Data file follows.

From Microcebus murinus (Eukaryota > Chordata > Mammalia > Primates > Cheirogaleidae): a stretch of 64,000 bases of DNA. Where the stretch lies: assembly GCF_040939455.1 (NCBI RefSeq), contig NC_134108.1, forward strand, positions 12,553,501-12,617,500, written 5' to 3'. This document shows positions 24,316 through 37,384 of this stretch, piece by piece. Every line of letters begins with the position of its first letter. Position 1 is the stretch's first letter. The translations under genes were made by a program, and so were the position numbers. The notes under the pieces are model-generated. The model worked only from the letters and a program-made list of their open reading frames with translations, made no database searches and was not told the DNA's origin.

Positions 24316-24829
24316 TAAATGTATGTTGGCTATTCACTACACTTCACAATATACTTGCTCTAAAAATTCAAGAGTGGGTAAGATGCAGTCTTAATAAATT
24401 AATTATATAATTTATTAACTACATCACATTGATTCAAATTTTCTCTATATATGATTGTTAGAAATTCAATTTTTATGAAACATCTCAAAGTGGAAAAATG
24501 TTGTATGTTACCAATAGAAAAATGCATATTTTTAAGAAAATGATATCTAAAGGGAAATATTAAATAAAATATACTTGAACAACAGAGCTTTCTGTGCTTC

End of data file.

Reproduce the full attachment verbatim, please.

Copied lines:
From Microcebus murinus (Eukaryota > Chordata > Mammalia > Primates > Cheirogaleidae): a stretch of 64,000 bases of DNA. Where the stretch lies: assembly GCF_040939455.1 (NCBI RefSeq), contig NC_134108.1, forward strand, positions 12,553,501-12,617,500, written 5' to 3'. This document shows positions 24,316 through 37,384 of this stretch, piece by piece. Every line of letters begins with the position of its first letter. Position 1 is the stretch's first letter. The translations under genes were made by a program, and so were the position numbers. The notes under the pieces are model-generated. The model worked only from the letters and a program-made list of their open reading frames with translations, made no database searches and was not told the DNA's origin.

Positions 24316-24829
24316 TAAATGTATGTTGGCTATTCACTACACTTCACAATATACTTGCTCTAAAAATTCAAGAGTGGGTAAGATGCAGTCTTAATAAATT
24401 AATTATATAATTTATTAACTACATCACATTGATTCAAATTTTCTCTATATATGATTGTTAGAAATTCAATTTTTATGAAACATCTCAAAGTGGAAAAATG
24501 TTGTATGTTACCAATAGAAAAATGCATATTTTTAAGAAAATGATATCTAAAGGGAAATATTAAATAAAATATACTTGAACAACAGAGCTTTCTGTGCTTC